Judge Gives All Clear To Controversial Execution

A federal court cleared the way for Alabama to execute a prisoner later this month using nitrogen gas, which would be the first execution in the US using this novel technique. The inmate’s attorneys have criticized the execution as harsh and experimental, but the judge’s ruling allows the execution to proceed.

Smith’s attorneys sought an injunction to halt his nitrogen hypoxia execution on January 25, but U.S. District Judge R. Austin Huffaker denied their plea. The judgment is anticipated to be appealed, saying that the state is attempting to use Smith as a “test subject” for an unproven execution procedure.

According to the state’s intentions, Smith will be put to death from hypoxia by having a respirator-type face mask placed over his nose and mouth, which will replace oxygen with nitrogen. No state has tried to employ nitrogen hypoxia as of yet, even though it is legal as an execution technique in three states (Oklahoma, Mississippi, and Alabama).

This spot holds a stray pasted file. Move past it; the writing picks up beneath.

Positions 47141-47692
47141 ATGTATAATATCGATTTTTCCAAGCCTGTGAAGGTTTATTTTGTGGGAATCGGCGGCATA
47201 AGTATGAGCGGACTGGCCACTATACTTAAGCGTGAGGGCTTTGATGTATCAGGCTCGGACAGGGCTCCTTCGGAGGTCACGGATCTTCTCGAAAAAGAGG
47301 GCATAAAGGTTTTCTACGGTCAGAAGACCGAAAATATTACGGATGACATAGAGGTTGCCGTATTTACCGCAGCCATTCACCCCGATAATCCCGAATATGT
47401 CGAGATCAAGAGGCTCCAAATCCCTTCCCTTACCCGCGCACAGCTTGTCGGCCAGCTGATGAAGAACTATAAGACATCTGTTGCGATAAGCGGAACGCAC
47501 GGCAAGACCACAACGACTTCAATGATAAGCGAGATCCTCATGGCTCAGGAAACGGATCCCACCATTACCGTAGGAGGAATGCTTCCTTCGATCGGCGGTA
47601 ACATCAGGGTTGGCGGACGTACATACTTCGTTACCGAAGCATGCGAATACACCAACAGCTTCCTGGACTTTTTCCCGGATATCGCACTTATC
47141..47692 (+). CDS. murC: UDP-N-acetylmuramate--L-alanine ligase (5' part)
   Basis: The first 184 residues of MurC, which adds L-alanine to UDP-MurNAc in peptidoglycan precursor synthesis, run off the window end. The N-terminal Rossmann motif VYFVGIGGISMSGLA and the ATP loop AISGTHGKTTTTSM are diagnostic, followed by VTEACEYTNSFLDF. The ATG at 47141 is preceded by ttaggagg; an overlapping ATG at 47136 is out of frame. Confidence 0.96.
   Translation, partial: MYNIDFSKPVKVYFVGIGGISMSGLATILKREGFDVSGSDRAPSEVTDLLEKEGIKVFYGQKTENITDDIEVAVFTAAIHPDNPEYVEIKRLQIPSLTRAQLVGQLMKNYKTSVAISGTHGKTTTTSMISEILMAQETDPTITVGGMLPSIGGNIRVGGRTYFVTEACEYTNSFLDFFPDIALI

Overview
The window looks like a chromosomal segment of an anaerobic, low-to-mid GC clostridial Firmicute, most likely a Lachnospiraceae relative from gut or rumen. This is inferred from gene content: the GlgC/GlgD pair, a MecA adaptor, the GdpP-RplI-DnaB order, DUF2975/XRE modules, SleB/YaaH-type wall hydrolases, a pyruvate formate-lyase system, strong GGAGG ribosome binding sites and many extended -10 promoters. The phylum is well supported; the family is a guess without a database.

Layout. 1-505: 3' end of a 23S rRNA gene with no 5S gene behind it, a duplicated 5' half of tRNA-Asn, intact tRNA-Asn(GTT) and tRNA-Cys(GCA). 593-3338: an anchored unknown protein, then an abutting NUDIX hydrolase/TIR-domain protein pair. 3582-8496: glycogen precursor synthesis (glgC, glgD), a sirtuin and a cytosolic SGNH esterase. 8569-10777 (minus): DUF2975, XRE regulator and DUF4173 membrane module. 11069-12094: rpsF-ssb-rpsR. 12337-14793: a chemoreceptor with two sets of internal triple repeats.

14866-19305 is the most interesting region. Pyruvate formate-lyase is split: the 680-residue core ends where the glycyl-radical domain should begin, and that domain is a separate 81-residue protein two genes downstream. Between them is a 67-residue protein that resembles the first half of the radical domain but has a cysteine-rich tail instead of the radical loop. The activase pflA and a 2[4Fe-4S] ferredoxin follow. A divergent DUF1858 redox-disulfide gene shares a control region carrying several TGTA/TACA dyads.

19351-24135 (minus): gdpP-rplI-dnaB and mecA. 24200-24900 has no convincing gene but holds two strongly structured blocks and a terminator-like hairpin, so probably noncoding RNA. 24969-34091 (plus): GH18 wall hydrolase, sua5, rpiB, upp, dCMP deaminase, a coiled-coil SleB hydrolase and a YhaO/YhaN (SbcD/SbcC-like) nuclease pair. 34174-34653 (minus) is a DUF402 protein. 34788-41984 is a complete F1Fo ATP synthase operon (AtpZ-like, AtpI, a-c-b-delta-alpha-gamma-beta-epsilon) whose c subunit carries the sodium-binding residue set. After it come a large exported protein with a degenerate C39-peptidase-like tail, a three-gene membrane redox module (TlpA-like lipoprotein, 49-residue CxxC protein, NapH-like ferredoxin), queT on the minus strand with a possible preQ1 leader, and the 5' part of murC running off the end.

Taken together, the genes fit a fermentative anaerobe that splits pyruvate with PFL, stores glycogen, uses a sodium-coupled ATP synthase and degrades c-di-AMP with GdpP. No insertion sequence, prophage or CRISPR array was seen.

The 1988 murder-for-hire of a preacher’s wife devastated a little north Alabama village, and Smith, now 58 years old, was one of two men found guilty of the crime. Smith, according to the prosecution, and the other guy were each given $1,000 to assassinate Elizabeth Sennett so that her husband, who was severely indebted and sought to collect on insurance, could get out of his financial jam.

The Alabama Department of Corrections attempted to inject Smith with a deadly dose in 2022, but the plan was scrapped because officials were unable to establish the two intravenous lines needed to carry out the execution. Smith had already survived the state’s previous attempt at capital punishment.

After a court hearing in December and legal files, the judge approved the nitrogen execution plan. Smith’s and Alabama’s lawyers had different assessments of the dangers and compassion of nitrogen gas as a means of death.